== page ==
Blessings and congrats to you, Mary, on the near completion of your home. I am so proud of all the Gulf coast residents who have gone forward despite formidable odds, and even the criticisms of fellow Americans. I am reminded of the little anthill and ants who scatter after being stepped on and destroyed. Come back tomorrow and you will see a new anthill and all the ants busily going about their business. The coast will never be the same, but the important things about it will never change. People like you, Mary, and the whole spirit of all the wonderful people there. Good luck!

Hi Mary,
I am another one who regularly reads your blogs and I come away inspired. The photos you post tell the story in a way words cannot. I worry for so many of the wonderful friends we've met in Mississippi. I know that this anniversary will be a turning point for many. It may be a good one (rebirth) for some and I fear it could be devastating (losing hope) for others. Your entries here tip the scales in favor of hope, and positive forward momentum. Thank you for that and please keep us current with your progress. Our group has special activities planned for Sunday and on Tuesday, a live video hookup with our friends in Waveland, Bay St. Louis and Diamondhead. We will pause in silence at 9 a.m. on Tuesday. We are with you, here up north.

There is so much to be thankful for and so many to remember. But let me tell you and all your neighbors along the coast, I have never been more proud to call Mississippi my home and birthplace. You all have shown the world what true character, grace and integrity really means. I am proud to call you friends and family.

Progress is the result living. Thanks for today and hope for tomorrow. I wish I had meet you during my six trips to Shoreline Park Baptist Church in Bay St. Louis for relief efforts. There was so much work to do and so few to do it. Our prayers are with all of those affected by the storm. When I come again I will try to find you and share a smile. In His Service. James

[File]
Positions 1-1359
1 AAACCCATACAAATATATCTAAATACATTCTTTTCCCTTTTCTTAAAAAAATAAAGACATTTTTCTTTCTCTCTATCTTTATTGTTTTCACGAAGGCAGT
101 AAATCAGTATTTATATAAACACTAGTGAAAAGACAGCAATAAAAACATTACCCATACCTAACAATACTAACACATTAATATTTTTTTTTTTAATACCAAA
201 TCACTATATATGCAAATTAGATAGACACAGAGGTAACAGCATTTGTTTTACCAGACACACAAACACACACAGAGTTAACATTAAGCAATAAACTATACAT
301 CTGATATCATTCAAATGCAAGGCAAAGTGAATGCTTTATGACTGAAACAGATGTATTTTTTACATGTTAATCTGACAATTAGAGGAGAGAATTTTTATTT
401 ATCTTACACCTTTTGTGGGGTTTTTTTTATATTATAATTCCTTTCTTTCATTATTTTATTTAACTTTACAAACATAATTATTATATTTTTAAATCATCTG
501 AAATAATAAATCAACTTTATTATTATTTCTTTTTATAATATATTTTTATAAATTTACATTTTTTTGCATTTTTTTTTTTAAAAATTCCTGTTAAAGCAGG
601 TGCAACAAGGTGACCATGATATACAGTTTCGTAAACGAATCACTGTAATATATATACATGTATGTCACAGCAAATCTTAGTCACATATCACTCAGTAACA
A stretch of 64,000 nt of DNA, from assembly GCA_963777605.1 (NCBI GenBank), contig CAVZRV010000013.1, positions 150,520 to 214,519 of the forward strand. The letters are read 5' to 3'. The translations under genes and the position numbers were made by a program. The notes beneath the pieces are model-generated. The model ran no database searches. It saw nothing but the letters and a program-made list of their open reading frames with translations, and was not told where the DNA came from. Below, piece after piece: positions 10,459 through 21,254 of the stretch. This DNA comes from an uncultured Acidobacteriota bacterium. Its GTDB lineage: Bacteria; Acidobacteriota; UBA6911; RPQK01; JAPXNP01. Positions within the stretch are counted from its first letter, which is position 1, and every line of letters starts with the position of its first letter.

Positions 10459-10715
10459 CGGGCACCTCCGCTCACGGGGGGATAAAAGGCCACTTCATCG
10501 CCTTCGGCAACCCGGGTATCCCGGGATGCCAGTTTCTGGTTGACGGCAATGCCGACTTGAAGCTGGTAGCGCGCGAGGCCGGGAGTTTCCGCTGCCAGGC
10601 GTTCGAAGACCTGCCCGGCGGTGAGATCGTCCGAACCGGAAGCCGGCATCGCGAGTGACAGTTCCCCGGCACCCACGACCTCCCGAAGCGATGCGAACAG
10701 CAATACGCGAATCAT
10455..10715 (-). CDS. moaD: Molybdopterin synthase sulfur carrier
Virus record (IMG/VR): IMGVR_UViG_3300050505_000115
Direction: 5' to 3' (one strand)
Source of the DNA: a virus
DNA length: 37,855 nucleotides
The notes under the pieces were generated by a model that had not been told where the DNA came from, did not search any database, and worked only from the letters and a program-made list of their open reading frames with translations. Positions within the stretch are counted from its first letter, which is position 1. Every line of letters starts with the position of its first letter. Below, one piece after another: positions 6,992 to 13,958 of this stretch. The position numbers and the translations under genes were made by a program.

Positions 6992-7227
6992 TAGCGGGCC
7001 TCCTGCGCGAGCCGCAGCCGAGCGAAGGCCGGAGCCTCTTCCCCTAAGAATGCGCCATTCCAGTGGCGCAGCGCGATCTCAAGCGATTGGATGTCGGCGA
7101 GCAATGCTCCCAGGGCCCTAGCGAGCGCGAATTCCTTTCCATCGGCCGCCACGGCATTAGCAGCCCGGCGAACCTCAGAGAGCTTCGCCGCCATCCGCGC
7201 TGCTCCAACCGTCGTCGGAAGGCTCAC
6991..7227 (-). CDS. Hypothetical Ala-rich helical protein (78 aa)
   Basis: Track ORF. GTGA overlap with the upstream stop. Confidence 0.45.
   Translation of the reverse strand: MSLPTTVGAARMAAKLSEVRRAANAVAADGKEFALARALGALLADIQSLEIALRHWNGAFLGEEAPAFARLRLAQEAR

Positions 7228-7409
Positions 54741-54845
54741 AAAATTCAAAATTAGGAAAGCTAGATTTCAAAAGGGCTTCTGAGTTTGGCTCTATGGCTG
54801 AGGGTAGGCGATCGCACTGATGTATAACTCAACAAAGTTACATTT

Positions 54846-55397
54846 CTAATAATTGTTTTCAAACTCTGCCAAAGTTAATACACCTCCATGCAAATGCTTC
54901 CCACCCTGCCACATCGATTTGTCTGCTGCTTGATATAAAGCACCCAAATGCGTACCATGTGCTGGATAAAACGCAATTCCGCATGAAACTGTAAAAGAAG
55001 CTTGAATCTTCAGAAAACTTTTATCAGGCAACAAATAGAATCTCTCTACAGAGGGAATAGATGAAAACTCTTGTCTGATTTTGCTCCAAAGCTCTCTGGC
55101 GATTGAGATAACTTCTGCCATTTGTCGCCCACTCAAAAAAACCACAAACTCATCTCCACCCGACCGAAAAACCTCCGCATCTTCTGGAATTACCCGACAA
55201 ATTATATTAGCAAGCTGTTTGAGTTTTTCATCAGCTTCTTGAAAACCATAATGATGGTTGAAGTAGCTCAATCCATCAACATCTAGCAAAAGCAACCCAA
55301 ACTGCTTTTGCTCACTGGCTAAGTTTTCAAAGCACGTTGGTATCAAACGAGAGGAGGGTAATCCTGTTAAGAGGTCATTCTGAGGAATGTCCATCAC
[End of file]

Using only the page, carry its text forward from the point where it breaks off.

Congrats on your progress Mary.

I just wanted to say that we should remember New Orleans, just not forget the Gulf Coast. The man-made vs. natural disaster argument has merit when discussing how to move forward and rebuild, but to those who lost homes and loved ones, they are equally gone no matter what the cause.

Dear Mary, I was a responder to your area on Sept 1 helping with the FEMA disaster inspections. We drove in from Florida to make contact with as many folks as possible. You know the devastation first hand and I commend you for hanging tough. After being in tents and shuttling back and forth from Camp Shelby to Stennis to Waveland to Bay of StLouis and Gulfport, my lady and I were exhausted and on Dec 15th we had to retreat to our little trailer in Florida that was also damaged so that we could just cry and clear our minds. I cannot believe a year has past, it seems as though it was just yesterday. We want to help again but dont really know what to do. Unless you are in the middle of it you dont know whats going on when the news media no longer covers your story. I guess you can call us the crystal link in the government chain, citizens walking in the mud and debrise striving to get as much support to the people who need it. I would like to thank the Folkes Family of Covington County in Mississippi for allowing us to stay on their property, it made it possible for us to reach so many hurting people in the Hattiesburg and Seminary and Collins areas. Also the US Forestry Dept for safe and sanitary camp grounds and Camp Shelby who opened what doors were left and allowed us to stay in their barracks. We also want to thank the many many truckers who without their time and efforts and rigs we would not have had any life support items. Thank you one and all and remember the Marys who are still suffering.
God Bless you all.
Jack and Gale , Kissimmee Florida

I am glad to hear that you, Pokey and Freeway will have your new home soon. I remember when it all happened as we all do and thought how horrible it was for all of those affected. Cant even imagine the struggles. May God Bless you and continue to help you thru this.